Once the meringue is cool, or at least not hot, you can start to add your butter. I like to use a french butter like President for this buttercream, as it has a slightly higher melting point than english butter, and will stay firmer at room temperature. Your buttercream will start to deflate as you add the butter, and then look like it’s splitting. It will be fine, I promise. Just keep adding all the butter, and then beat for a few minutes more. Eventually it will become smoother and luscious looking.


Once the buttercream has all come together, I’m adding some freeze dried raspberry powder. It has a good sharp flavour and will also colour the buttercream a lovely pink colour. I find it packs a lot more punch than fresh raspberries, and also has the advantage that it doesn’t loosen the buttercream.

Italian meringue buttercream might seem like a bit of a faff, but it’s well worth trying. It’s very smooth and creamy, and doesn’t have the kind of biting sweetness that a simple buttercream can sometimes give you.

As I was rummaging through my cupboards to find the raspberry powder, I also came across some raspberry jam that I didn’t know was lurking in the pantry. I decided to use that in between the layers of my cake instead of making it a completely buttercream affair. When adding a loose filling, it is useful to create a dam of buttercream around the edge of the layer, otherwise the filling can leak out into the outer layer of buttercream and spoil the overall effect.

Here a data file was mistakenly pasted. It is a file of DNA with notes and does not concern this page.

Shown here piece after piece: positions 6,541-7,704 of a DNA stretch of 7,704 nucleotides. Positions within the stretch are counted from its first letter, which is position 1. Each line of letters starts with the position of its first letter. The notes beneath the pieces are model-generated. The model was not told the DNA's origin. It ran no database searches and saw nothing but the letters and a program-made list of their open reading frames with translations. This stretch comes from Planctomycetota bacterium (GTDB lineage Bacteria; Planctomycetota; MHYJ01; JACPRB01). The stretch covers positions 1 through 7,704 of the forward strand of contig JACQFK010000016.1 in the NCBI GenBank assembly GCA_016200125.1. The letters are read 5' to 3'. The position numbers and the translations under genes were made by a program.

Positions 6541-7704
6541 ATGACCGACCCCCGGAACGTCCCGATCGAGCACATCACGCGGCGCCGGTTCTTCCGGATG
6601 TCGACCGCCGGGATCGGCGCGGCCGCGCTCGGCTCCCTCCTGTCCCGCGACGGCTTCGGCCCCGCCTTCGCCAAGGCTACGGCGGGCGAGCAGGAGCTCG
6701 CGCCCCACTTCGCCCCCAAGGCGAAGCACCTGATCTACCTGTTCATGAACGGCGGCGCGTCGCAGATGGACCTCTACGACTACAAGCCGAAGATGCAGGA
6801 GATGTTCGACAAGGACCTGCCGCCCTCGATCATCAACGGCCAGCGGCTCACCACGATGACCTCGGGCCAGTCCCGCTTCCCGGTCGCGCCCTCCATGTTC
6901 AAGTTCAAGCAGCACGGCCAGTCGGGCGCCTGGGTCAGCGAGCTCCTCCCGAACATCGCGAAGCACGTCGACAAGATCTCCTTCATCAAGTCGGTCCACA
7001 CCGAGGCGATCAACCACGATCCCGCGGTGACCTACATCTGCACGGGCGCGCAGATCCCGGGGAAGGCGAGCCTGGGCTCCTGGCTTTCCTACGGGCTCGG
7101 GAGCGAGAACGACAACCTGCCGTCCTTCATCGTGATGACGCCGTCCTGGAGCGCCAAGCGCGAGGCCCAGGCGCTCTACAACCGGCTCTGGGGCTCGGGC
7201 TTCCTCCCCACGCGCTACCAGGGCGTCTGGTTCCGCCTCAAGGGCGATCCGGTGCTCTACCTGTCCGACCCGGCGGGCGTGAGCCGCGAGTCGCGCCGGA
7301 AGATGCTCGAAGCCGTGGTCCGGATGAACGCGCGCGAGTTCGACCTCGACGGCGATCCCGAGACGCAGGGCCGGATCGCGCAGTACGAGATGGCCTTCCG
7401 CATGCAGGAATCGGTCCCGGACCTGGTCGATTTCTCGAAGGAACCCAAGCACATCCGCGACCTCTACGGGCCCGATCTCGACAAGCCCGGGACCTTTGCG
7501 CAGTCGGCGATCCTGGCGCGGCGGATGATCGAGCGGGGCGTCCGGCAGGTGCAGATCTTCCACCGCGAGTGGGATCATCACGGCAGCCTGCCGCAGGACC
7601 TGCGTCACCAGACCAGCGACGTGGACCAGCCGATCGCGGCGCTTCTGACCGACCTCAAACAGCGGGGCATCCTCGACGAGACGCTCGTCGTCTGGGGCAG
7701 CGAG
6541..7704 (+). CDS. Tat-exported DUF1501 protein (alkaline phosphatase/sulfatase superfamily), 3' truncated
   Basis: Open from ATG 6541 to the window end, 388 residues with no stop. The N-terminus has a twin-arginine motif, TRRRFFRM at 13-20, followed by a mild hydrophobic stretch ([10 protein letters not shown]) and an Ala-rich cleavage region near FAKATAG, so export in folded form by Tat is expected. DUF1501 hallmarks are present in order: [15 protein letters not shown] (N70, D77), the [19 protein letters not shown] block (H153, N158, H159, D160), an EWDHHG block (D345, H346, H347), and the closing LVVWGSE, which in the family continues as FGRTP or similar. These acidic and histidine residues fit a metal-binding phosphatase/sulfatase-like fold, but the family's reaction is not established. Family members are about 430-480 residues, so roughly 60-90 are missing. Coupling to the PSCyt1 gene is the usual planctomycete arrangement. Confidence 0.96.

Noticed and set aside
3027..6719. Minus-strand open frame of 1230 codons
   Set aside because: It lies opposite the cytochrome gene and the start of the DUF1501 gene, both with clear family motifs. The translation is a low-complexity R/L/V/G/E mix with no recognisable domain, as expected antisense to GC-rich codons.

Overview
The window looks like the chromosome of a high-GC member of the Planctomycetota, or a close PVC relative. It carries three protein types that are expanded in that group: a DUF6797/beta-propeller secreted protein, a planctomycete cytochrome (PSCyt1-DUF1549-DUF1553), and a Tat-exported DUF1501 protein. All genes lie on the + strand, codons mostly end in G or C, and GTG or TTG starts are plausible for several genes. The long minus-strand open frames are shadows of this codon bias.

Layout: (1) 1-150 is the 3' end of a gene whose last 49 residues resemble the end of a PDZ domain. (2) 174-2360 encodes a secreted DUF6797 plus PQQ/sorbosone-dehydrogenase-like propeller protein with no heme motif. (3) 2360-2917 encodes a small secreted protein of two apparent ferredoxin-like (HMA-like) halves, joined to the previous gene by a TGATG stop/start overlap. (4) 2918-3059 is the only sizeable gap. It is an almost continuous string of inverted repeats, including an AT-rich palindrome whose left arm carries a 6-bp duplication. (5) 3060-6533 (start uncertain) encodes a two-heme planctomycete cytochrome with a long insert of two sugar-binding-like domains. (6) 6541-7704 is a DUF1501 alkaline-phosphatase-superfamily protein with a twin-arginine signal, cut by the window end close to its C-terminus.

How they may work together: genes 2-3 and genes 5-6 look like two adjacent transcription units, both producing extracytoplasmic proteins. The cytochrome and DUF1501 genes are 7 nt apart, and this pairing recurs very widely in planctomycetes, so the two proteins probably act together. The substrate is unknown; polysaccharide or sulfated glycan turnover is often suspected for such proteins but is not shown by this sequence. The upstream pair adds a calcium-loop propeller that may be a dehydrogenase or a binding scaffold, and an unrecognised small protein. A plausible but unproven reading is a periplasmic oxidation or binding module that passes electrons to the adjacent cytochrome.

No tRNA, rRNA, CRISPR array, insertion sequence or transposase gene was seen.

That being said, I made my dams far too large here. The cake ended up a little sunken in the middle, and because the buttercream was a very different colour to the jam, it looked a bit funny when cut. If you’re only using a small amount of jam, you might not even need to bother with the dam, especially if you chill your crumb coat thoroughly. I don’t know – make your own choice!

However you layer your cakes, once they are all stacked as neatly as possible, I like to put them in the fridge for about 30 minutes, and then once everything has firmed up a little, trim off the outer edge of all the cakes. This also allows you to improve the shape of the cake if you have bulges or misalignment.


Now that you have exposed the delicate crumb inside, it’s more important than ever to crumb coat. A complete, but thin, coat of buttercream needs to encase the cake, which can then be set in the fridge briefly before the final coat is added. It’s especially important to crumb coat chocolate cakes, as the brown crumb is very distracting if it gets into a pale coloured buttercream.

It’s easiest to cover and level the top of the cake first, before coating the sides, and then finishing neatly with a cake smoother. After much practice at doing this, I find you get the best and quickest result from giving an even pressure on the cake, rather than trying to hold the smoother still – sometimes the more you try to control things, the fussier everything becomes. There is no need to be excessively neat and tidy at this stage anyway, as everything will be covered again later. Once the sides are smoothed down, buttercream protruding over the top of the cake should be gently pulled inwards, just using the weight of the scraper.


You’ll need to return the cake to the fridge for about 30 minutes, and then you can begin the final coat. I like to place the cake on a slightly larger board to help me manoeuvre it in and out of the fridge without scraping my fingers all through the buttercream.